Good head enchants. It teases the eyes, inviting the curious to explore the unknown. The texture of head varies as much as the stars in the sky. Head can be rocky and voluminous, billowing up above the edge of the glass, or smooth and creamy, made of tightly knit bubbles. At times it may be loose and foamy. It can be as white as the snows on Mount Kilimanjaro, or as tawny and tan as the Girl from Ipanema. Guinness will leave a ring on the side of the glass for every sip you take. Many Belgian beers will do the same. Still other styles may leave intricate patterns of lace that curve like opera curtains over a brightly lit stage, or they may spot the glass like 101 Dalmatians. Some head dissipates to a veil or ring, and may die completely in the presence of the smallest molecule of natural oil in foods. In beer with high alcoholic content, head may be spare.
Does it serve a purpose? What constitutes good head on beer? How does it form?
Those who analyze beer insist that head is a necessary part of the beer experience. When served in glassware that has been properly cleaned and is of the correct shape, head will hold the delicate aromatics within the beer, and release them gently for your olfactory pleasure. Gases that live within bubbles that form the head will affect mouthfeel, creating sensations that differ on your tongue. When formed as a result of the natural carbon dioxide created by the action of yeast, bubbles will feel more tingly and effervescent than the creamy ones infused with a mix of carbon dioxide and nitrogen. Each style demands its own type of head, or rather, the proteins in barley or wheat malt, coupled with bittering hops, will determine the outcome of the head for each style.
Beer foam forms by the action of carbon dioxide, or CO2, rising to the surface. It may be naturally produced by yeast during fermentation, or artificially produced by dissolving CO2 under pressure into the liquid. A nitrogen head – think “Guinness Stout” – is created by drawing beer from a keg using nitrogen or mixed gas (carbon dioxide and nitrogen), or by using a widget (in the canned version) or rocket widget (in bottled versions). Good head retention is when one-half of the height of the original head persists for at least one minute after pouring.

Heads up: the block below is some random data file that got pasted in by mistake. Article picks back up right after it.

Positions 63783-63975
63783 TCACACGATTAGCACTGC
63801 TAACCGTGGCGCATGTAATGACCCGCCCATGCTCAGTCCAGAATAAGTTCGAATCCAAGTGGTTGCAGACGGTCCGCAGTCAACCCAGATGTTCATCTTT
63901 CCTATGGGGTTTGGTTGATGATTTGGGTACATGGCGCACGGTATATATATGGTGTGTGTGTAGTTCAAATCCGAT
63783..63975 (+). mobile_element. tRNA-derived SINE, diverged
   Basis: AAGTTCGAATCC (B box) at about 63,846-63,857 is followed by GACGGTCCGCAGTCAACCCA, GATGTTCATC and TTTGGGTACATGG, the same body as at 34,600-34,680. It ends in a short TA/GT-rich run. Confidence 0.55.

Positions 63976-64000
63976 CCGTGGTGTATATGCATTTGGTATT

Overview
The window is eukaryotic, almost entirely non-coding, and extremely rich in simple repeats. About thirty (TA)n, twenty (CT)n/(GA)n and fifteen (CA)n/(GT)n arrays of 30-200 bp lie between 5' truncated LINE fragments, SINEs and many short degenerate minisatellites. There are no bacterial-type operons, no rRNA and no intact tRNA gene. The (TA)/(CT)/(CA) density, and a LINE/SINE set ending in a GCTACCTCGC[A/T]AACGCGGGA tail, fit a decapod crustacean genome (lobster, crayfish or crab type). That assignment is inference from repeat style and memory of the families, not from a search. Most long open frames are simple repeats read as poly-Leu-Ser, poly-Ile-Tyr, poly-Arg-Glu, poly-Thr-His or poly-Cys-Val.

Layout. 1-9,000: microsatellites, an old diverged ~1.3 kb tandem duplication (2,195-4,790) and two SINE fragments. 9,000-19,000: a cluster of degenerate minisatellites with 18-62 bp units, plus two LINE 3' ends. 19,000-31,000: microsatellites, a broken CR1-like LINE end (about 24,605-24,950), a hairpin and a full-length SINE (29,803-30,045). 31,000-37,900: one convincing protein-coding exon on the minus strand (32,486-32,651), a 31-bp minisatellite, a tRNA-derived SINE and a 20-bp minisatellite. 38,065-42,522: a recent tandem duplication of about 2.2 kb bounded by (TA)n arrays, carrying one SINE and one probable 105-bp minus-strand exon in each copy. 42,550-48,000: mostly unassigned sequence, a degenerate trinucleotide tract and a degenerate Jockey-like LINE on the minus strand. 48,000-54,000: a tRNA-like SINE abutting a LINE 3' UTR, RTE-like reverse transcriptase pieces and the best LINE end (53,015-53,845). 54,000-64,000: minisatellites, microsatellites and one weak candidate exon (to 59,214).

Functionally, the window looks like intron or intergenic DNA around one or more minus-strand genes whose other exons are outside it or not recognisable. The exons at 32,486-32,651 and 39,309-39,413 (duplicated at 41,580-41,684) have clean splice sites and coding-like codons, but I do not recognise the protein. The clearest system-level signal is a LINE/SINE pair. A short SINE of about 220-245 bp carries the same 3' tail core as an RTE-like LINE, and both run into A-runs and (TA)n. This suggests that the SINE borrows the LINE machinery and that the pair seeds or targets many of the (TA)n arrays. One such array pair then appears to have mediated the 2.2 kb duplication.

The density of the head and its ability to last is, in large part, determined by the type of starch used. Proteins found in wheat malt, flaked barley, and flaked wheat are head boosters, but will not help if you are not already getting a fair amount of foam. Bittering acids in hops help foam to cling. Higher alcohols, or fusel oils, produced by fermentation temperatures that are too high or by the underpitching of wort, are head killers. Residual oil, grease or detergents that remain on the surface of serving glasses, carboys, and other beer making equipment can kill a head also.
Draught beer or, if you prefer spelling it “draft beer,” is defined as beer that is drawn from a cask or keg. Technically, these barrels are delivered to a pub with unfermented sugar and live yeast present in the unfinished beer, and will complete development in the cellar (cask conditioning). Proper fermentation can only take place at natural cellar temperatures. This cellar fermentation produces very light natural carbonation. Cask ale has a sweet malt character so fresh, you are reminded of yeasty bread that has been pulled from the oven. The natural temperatures allow the aromatics of the hops to fully blossom. It is pulled using a hand pump, or beer engine. A cylinder of carbon dioxide gas is not used in dispense; the cask is laid on its side and ale is “pulled” from the keg, using nothing but gravity.